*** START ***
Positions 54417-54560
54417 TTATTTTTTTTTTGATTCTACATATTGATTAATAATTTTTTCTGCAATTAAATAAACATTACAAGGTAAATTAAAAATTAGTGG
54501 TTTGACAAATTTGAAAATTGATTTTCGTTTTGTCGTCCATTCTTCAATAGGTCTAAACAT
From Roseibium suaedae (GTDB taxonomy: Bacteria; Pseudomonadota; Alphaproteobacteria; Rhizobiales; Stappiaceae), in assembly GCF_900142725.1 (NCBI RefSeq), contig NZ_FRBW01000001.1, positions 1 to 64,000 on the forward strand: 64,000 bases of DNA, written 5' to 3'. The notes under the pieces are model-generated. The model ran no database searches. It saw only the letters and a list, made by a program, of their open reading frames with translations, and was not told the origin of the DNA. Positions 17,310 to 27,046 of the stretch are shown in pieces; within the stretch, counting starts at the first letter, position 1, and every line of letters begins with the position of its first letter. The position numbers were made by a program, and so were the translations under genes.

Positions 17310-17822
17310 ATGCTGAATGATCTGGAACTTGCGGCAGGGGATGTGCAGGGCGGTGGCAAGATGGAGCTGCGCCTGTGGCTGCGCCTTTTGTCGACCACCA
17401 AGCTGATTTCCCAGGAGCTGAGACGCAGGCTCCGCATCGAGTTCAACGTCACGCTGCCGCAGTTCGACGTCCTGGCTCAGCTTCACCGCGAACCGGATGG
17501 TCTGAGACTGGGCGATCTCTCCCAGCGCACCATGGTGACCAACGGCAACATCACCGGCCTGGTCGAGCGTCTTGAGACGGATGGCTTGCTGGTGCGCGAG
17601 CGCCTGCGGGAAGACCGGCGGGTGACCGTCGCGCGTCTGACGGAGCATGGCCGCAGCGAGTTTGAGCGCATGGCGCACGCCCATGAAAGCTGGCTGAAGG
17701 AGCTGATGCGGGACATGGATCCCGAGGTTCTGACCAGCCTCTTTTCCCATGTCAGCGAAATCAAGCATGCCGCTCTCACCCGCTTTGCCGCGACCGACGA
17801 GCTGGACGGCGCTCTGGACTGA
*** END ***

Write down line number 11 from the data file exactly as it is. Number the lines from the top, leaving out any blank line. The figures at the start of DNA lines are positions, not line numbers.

17801 GCTGGACGGCGCTCTGGACTGA